One of the few areas where the US saw a decline during 2022 was occupancy. But, while technically down on paper, this doesn’t tell the whole story. The truth is that this is caused by wider market shifts that somewhat skewed the data across 2021.
In 2020, leading into 2021, demand in the US plummeted, leading to a 25% reduction in supply in holiday rental properties. But later that year, demand came back strong and much quicker than the supply could return. As demand outpaced supply, occupancy rates increased.
Now the opposite is happening – supply is returning and outpacing demand.
To really emphasise his point, Jamie put it that 2021 was “probably a level of occupancy that the industry will never, ever, ever see again”. So, it’s less a worrying trend and more a return to normal.
7. Average Daily Rate (ADR) has increased roughly in line with hotels
Research has shown that, after location, price is the second most important reason why a consumer chooses a holiday rental over a hotel.
Holiday rental options are often price-sensitive, especially for those with children or staying for long periods of time. It’s therefore important to note that prices for holiday rentals are, on average, about 35% higher in the US than in 2019 – growing at a faster rate than hotels.
However, one challenge of tracking holiday rentals is that each unit is different. That means the units available now aren’t the same as those from 2019, so it’s difficult to offer a direct comparison. There’s also the factor of changing consumer demands – with many travellers favouring larger properties now than they did in 2019.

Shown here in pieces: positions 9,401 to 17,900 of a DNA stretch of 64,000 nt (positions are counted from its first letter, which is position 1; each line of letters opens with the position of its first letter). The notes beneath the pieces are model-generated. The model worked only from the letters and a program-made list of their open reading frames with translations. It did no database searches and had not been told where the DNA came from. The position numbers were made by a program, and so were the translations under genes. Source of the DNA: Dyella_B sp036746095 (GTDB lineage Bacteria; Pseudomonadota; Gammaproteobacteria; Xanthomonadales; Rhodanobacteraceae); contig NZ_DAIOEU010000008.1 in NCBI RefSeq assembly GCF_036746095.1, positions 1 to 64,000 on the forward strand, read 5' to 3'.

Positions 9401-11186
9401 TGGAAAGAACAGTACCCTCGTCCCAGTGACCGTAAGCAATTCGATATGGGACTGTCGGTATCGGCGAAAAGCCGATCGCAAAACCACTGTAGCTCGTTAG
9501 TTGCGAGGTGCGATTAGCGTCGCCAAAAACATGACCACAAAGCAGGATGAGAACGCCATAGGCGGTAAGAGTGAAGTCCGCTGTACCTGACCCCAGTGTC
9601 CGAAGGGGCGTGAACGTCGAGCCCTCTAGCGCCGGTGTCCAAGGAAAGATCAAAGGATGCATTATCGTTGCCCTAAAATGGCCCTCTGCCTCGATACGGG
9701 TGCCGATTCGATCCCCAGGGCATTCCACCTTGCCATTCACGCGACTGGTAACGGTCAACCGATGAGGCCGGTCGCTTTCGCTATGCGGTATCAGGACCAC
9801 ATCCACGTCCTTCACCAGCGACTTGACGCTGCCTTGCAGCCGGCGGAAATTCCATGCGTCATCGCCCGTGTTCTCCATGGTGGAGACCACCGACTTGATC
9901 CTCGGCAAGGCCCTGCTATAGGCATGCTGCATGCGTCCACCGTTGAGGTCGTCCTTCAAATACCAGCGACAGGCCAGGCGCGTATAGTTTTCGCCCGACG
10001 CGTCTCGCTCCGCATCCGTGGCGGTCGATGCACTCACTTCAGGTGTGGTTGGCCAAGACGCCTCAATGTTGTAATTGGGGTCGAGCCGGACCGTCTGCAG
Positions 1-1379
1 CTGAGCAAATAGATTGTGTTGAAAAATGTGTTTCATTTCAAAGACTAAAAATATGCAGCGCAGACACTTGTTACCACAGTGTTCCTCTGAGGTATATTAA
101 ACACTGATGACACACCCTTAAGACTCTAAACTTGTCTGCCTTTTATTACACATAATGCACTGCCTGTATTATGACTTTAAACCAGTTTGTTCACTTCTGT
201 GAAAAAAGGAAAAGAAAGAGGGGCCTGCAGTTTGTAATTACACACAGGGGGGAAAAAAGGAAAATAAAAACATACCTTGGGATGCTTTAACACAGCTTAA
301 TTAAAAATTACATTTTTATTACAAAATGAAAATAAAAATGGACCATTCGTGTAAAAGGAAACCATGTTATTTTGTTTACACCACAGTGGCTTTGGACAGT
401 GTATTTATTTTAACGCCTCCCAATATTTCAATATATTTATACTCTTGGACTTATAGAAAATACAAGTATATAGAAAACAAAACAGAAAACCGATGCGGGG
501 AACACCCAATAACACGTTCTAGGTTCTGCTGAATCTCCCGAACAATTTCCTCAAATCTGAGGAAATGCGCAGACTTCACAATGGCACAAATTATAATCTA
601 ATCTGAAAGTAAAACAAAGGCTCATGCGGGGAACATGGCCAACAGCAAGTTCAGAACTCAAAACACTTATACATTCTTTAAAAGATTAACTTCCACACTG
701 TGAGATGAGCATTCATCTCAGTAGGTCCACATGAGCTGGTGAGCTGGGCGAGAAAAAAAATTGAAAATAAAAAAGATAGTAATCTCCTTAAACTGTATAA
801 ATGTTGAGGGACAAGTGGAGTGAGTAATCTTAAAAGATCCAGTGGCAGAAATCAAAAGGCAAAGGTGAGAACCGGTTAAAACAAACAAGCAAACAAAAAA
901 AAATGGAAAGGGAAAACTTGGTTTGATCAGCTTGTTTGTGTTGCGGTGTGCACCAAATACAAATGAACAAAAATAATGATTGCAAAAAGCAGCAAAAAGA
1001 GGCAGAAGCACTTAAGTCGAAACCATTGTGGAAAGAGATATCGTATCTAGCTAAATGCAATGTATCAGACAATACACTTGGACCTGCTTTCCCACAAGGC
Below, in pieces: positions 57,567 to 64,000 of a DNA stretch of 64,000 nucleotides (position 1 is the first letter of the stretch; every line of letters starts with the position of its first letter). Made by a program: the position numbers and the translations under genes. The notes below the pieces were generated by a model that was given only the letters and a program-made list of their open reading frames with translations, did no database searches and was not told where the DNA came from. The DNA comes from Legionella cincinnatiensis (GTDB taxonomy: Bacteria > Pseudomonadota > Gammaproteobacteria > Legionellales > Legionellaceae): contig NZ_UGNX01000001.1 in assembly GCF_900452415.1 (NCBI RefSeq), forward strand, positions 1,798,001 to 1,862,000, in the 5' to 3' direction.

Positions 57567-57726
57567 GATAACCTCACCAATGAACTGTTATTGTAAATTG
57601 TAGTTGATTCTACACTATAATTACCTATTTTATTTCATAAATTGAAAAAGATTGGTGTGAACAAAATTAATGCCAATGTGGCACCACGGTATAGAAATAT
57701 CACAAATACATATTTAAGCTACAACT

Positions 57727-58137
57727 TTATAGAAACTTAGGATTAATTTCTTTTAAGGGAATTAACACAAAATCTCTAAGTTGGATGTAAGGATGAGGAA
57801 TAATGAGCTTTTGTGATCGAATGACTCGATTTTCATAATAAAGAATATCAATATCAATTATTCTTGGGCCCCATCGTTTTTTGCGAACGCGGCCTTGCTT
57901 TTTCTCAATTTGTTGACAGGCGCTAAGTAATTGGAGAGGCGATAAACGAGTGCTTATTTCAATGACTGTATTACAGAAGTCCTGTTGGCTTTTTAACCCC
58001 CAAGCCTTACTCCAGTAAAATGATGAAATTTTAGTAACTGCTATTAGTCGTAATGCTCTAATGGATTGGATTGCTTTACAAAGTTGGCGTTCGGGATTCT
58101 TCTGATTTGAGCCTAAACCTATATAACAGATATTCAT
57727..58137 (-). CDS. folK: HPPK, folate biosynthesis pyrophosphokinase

Once these factors are accounted for, the actual ADR increase in the US is closer to 18% – which is almost the same as hotels.
8. There are many reasons to be optimistic for 2023
While there is wider expectation of a recession in 2023, there are reasons to be optimistic that the impact on the hospitality industry will be minimal, including:
- Job growth – US research shows an increase of 4.3m jobs in the past year, and previous cycles have consistently shown that if people have a job, they’re more likely to take a holiday
- Consumer spending habits – while there have been changes in consumer spending power, in the US much of the pull-back has been around goods rather than services
- Strong tailwinds – with all the potential uplifts heading into 2023 – such as the return of international demand – there’s plenty that could counteract any downturns
This is being shown in AirDNA’s current activity data too.
In terms of nights stayed in the US, February was up 18% year on year, showing that people are still taking trips. Then, looking ahead, bookings for US destinations made in February for future dates were up 15% year on year.
In fact, AirDNA’s wider forecasts expect demand to be up 10.6% in 2023. They also expect Average Daily Rate (ADR) to be up 1.7%, but predict Revenue Per Available Room (RevPAR) to be slightly down by 0.7% as businesses need to absorb some additional costs themselves.
Those numbers are working under the assumption that a recession does happen. If that assumption is wrong, the outlook could be even better.
Key Takeaways from AirDNA’s holiday rental data
- Global markets are recovering well – especially with domestic demand
- While large cities and urban areas are hardest hit, smaller cities and suburbs are seeing increases in both supply and demand
- Accounting for changing supply and consumer demands, ADR is increasing roughly in line with hotels
- Even if a recession comes, the impact on travel in the holiday rental space should be minimal